6. Lymaree, I never had a formal course in computing. But I learned to program for my thesis work in Physics and made a career as a programmer.

    On the subject of learning to write, I came across a short autobiographical essay by Robert Heinlein. He was a cadet at Annapolis and said the most useful course turned out to be a course in “Order Writing”.

    The instructor would outline a military situation and the cadet would go to the blackboard and write an order to deal with it. Then the other cadets would try to find ways to misinterpret it. Pass meant everyone clearly understood the order. Fail meant that someone found a way to misread it.

    The question of whether it was a good solution to the military problem was not relevent. Only clarity and lack of ambiquity mattered.

    jd

    21 May 09 at 4:09 pm

  7. “The other thing I object to is the complete removal of all opportunity for those same average students to get a liberal (meaning real) education if they want one. It is increasingly the case that if a student doesn’t qualify for Harvard, Yale, Vassar or Johns Hopkins, he can’t join the Great Coversation at all, because the schools he will be allowed access to don’t teach it.”

    Can’t say that many of the teachers and departments I ran into by way of “distribution” requirements demonstrated much interest in bringing me into the Great Conversation. Though some of them were VERY interested in propagandizing for some cause or other, the Great Conversation was never the cause. I wouldn’t see their demise as much of an opportunity cost. I repeat, I don’t see them going away any time soon. I also don’t see them becoming any more useful.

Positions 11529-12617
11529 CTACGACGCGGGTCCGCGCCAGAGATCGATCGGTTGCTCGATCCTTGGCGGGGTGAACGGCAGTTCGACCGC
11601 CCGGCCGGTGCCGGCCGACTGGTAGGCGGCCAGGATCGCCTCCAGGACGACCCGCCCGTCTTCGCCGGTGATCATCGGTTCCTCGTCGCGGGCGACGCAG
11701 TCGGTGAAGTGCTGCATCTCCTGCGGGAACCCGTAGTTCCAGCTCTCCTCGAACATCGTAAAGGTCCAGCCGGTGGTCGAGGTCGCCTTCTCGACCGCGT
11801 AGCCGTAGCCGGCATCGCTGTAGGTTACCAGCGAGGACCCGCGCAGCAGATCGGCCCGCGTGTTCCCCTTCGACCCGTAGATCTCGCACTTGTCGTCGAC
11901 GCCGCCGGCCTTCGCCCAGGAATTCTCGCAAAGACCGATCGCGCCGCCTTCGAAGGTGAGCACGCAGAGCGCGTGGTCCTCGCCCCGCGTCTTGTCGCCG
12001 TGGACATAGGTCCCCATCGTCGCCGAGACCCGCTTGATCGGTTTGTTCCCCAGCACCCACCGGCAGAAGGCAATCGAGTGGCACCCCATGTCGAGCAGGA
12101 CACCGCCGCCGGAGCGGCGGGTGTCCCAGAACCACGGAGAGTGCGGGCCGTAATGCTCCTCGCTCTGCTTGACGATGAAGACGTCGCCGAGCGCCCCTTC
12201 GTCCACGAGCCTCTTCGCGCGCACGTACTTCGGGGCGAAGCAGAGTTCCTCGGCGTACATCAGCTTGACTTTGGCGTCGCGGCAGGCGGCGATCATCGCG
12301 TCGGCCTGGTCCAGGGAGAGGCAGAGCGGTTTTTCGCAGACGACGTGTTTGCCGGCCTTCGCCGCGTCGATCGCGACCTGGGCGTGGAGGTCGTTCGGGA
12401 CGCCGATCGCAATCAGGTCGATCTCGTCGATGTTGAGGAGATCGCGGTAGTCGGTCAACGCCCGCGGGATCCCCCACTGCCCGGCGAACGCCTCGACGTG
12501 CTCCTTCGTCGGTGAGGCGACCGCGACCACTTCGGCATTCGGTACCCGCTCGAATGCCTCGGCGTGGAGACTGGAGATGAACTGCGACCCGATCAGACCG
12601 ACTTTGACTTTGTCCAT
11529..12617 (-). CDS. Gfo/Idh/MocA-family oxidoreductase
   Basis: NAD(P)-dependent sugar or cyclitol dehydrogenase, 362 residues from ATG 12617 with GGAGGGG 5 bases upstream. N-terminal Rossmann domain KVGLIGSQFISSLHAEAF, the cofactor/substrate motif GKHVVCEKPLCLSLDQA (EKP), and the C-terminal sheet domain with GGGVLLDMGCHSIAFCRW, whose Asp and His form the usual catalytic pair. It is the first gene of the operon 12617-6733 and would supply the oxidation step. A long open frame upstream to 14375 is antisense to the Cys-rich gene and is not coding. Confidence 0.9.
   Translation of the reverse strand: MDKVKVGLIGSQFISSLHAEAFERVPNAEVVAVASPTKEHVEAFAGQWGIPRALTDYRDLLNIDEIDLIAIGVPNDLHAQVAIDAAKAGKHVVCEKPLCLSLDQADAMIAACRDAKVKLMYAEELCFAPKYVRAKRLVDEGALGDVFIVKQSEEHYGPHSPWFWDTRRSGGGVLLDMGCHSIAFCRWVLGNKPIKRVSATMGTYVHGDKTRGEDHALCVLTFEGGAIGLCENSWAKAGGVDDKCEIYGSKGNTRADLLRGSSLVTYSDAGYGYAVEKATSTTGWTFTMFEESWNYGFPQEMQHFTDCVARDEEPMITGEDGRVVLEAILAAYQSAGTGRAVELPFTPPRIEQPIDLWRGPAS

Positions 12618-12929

Fortunately, we have entry points to the Great Conversation all over the English-speaking world, open to anyone who wishes to take part. They’re called libraries. Try to count the college-level teachers you knew who could be compared to open stacks and a card catalog.

    Incidentally, my last encounter with an English Department–Indiana/Purdue Universities, Consolidated Fort Wayne Extension c. 1970 was exactly what’s being called “lit & comp”–excruciatingly dull literature mixed with writing assignments. It’s listed on the transcript as “Elementary Composition 1.”

    robert_piepenbrink

    21 May 09 at 4:30 pm

  8. Robert, thanks for the date of 1970. You are a generation younger than I am but we have very similar tastes – military history and science fiction.

    You are absolutely right about libraries. I don’t know about the present time but recall that William and Ariel Durant had a very popular series of books “The Story of Civilization”, Bertrand Russel had a popular “History of Western Philosophy” and Winston Churchill’s History of World War 2 was also widely popular.

    All those date to the 1930 – 1970 period. Is anything similar being written now?

    jd

    21 May 09 at 6:02 pm

  9. As liberal arts grads of decades ago, my husband and I still value our education in how to experience lifelong learning. Now we have two young adult children who have similar liberal arts brainwashing and their lives are full and beautiful, as ours have been. Yes, we added additional study; but, the basis for values, appreciation, growth all came from those first four years post high school. Grinnell College, Bates College, Franklin and Marshall College, Dickinson College are the four personal experiences, and there definitely are others that measure up.

    Libraries, even with severe budget cuts, still provide avenues for everyone – for free! Advocate!!

    mbf

    22 May 09 at 12:46 am